The Jakarta Post
The lack of confidence in the economy among upper-middle-class citizens presents a hurdle for the nation’s economic recovery, Finance Minister Sri Mulyani Indrawati has said, noting that the government will need to get purchase on the COVID-19 pandemic to restore confidence.
The finance minister said weak consumption in the upper-middle class had hindered the economic recovery and that bringing back Indonesian consumer confidence would be crucial.
“The confidence of upper-middle-class consumers in Indonesia is an important component for businesses to continue to survive and recover,” she said at a forum held by Bloomberg on Wednesday. “It is very important to restore confidence, but it will really depend on whether the pandemic can be handled or a vaccine can be distributed equally.”
Indonesia has fallen into recession for the first time since the 1998 Asian financial crisis, ending two decades of economic expansion. The economy shrank 3.49 percent in the third quarter after contracting 5.32 percent in the second quarter, making for the two consecutive quarters of economic contraction that define a recession.
Household spending, which accounts for more than half of the gross domestic product (GDP), fell 4.04 percent – less than the 5.52 percent contraction booked in the second quarter – led by a slump in transportation, restaurant and hotel spending as COVID-19 limited social activity.
Indonesian consumers also became more pessimistic in September. The Bank Indonesia (BI) consumer confidence index weakened to 83.4 in September from 86.9 in August. An index above 100 reflects general hopefulness, while a value below 100 signifies pessimism.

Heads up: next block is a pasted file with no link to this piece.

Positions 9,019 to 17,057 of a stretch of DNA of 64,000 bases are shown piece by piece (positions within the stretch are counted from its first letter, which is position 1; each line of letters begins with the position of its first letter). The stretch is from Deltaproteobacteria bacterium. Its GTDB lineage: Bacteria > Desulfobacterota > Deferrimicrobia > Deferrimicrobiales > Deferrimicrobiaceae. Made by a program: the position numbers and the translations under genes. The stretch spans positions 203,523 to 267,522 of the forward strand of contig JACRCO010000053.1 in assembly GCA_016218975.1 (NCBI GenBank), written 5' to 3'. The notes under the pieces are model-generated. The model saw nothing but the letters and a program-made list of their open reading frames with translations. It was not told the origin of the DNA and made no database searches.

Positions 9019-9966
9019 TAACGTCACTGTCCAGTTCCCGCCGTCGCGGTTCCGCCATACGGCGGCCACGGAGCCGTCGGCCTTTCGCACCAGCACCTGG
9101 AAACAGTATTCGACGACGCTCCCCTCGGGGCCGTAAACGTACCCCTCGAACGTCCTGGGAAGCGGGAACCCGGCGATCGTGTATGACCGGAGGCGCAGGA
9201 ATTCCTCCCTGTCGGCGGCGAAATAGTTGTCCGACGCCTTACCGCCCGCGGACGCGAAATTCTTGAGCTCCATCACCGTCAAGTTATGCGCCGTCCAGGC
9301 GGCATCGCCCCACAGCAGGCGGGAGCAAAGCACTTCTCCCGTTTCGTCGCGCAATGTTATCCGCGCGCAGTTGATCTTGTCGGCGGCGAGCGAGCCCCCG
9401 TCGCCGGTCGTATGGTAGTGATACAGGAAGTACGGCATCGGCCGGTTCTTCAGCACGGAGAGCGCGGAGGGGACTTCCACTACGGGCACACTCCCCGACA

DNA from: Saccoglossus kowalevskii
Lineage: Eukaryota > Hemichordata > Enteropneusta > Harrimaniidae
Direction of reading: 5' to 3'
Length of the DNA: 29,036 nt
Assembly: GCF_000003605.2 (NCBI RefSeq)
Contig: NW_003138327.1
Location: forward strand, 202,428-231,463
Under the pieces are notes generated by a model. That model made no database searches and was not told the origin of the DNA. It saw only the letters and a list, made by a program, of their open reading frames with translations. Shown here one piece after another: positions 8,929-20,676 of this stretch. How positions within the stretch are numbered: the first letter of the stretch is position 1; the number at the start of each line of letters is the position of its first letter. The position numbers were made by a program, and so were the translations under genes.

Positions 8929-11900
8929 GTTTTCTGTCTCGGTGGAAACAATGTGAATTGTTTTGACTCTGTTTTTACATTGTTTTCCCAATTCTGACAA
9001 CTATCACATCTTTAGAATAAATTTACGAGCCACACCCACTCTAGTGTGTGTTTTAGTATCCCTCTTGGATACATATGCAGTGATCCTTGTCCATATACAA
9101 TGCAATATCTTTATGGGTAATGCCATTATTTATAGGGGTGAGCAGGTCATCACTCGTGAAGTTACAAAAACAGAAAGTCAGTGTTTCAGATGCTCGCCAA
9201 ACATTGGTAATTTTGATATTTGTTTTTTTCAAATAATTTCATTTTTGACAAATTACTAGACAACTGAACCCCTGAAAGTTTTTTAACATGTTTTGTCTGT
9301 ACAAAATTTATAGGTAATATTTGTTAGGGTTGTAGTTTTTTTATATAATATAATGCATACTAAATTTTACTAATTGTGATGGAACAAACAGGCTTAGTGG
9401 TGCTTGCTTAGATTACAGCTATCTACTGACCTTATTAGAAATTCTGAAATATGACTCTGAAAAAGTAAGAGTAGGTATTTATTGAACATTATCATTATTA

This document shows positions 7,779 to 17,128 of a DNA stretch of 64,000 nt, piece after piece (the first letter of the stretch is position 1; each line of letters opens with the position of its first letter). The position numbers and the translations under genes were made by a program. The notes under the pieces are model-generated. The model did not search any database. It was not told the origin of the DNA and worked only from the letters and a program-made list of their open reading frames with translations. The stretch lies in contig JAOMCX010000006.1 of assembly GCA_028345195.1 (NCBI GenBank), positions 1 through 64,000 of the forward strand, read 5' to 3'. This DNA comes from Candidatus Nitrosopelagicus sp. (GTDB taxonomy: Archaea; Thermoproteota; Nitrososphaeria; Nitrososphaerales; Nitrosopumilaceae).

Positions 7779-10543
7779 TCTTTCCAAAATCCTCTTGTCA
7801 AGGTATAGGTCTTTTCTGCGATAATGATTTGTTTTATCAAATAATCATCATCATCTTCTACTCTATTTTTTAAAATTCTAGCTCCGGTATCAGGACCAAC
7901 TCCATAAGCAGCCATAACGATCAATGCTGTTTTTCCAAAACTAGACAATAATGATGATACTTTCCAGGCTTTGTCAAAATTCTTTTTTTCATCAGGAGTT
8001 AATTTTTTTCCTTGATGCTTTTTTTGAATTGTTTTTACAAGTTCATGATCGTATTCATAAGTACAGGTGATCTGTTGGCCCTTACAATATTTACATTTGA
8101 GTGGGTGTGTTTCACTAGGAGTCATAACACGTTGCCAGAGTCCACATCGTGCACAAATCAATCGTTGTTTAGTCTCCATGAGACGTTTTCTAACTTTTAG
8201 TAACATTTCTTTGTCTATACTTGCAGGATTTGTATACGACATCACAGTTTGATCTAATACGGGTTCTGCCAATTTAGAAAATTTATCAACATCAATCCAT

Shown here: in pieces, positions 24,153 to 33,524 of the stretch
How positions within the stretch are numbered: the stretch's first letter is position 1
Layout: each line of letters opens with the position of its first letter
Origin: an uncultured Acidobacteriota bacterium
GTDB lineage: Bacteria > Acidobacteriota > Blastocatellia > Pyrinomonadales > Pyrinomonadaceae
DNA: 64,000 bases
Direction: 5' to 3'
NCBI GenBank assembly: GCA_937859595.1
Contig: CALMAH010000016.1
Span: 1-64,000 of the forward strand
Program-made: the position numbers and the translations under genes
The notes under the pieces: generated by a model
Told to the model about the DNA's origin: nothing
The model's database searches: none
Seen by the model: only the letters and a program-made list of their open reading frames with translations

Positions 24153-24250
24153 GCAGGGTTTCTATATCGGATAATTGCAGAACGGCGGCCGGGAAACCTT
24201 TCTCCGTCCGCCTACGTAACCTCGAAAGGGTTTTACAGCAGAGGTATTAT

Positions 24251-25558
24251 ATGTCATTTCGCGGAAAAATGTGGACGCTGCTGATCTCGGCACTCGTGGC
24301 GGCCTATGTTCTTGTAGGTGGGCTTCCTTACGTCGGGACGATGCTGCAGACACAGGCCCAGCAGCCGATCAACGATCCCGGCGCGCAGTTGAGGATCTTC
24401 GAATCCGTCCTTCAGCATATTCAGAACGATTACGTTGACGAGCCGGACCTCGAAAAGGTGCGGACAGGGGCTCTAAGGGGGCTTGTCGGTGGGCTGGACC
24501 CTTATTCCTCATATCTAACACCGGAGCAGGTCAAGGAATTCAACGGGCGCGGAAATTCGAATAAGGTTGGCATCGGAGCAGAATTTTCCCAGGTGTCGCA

Consumer expectations about business expansion, job availability and income over the next six months weakened, according to the survey.
“In September, consumers’ perception of economic conditions weakened from the previous month and remained in the pessimistic zone, in line with the large-scale social restrictions [implemented by Jakarta], which lowered economic activity and limited people’s income,” the central bank wrote.
As a result, more consumers are saving their income. Banks’ third-party funds expanded by 12.88 percent in September from one year ago to reach Rp 6.38 quadrillion (US$454.2 billion), while loan disbursement stagnated in the same month.
Several economists have raised concerns over the phenomenon, calling on the government to ramp up the virus response to restore confidence.
“The [BI] survey revealed that consumers remain worried about the economic conditions over the next six months, meaning that households are likely to continue preferring savings over spending,” Fitch Solutions wrote in a note dated Nov. 6.
“The negative impact of the global pandemic on the Indonesian economy is mostly behind it, and the country is now on track towards a recovery. Nevertheless, the pandemic itself is far from over […] as such, we caution that the recovery in activity could be bumpy and uneven.”
Fitch Solutions expects the country’s economy to contract 1.3 percent in 2020 before rebounding by 6.1 percent next year, as the country may benefit from improvements in global economic activity. At the same time, the unemployment rate is expected to peak close to 9 percent over the coming months as more people may lose their jobs.
Indonesia’s open unemployment rate surged to 7.07 percent in August, its highest level since 2011, from 5.23 percent in the same month last year, with the pandemic causing some 2.67 million people to lose their jobs, Statistics Indonesia (BPS) announced earlier this month.
Fitch Solutions said the risk to the economic outlook might depend on the trajectory of the pandemic.
“If a vaccine is made available to emerging markets sooner than the second half of 2021, then upside possibilities will emerge in our growth forecast,” they said. “In contrast, if the vaccine development faces severe delays and nations across the world are required to impose strict lockdowns once again, then severe downside risks will emerge in our 2021 forecast.”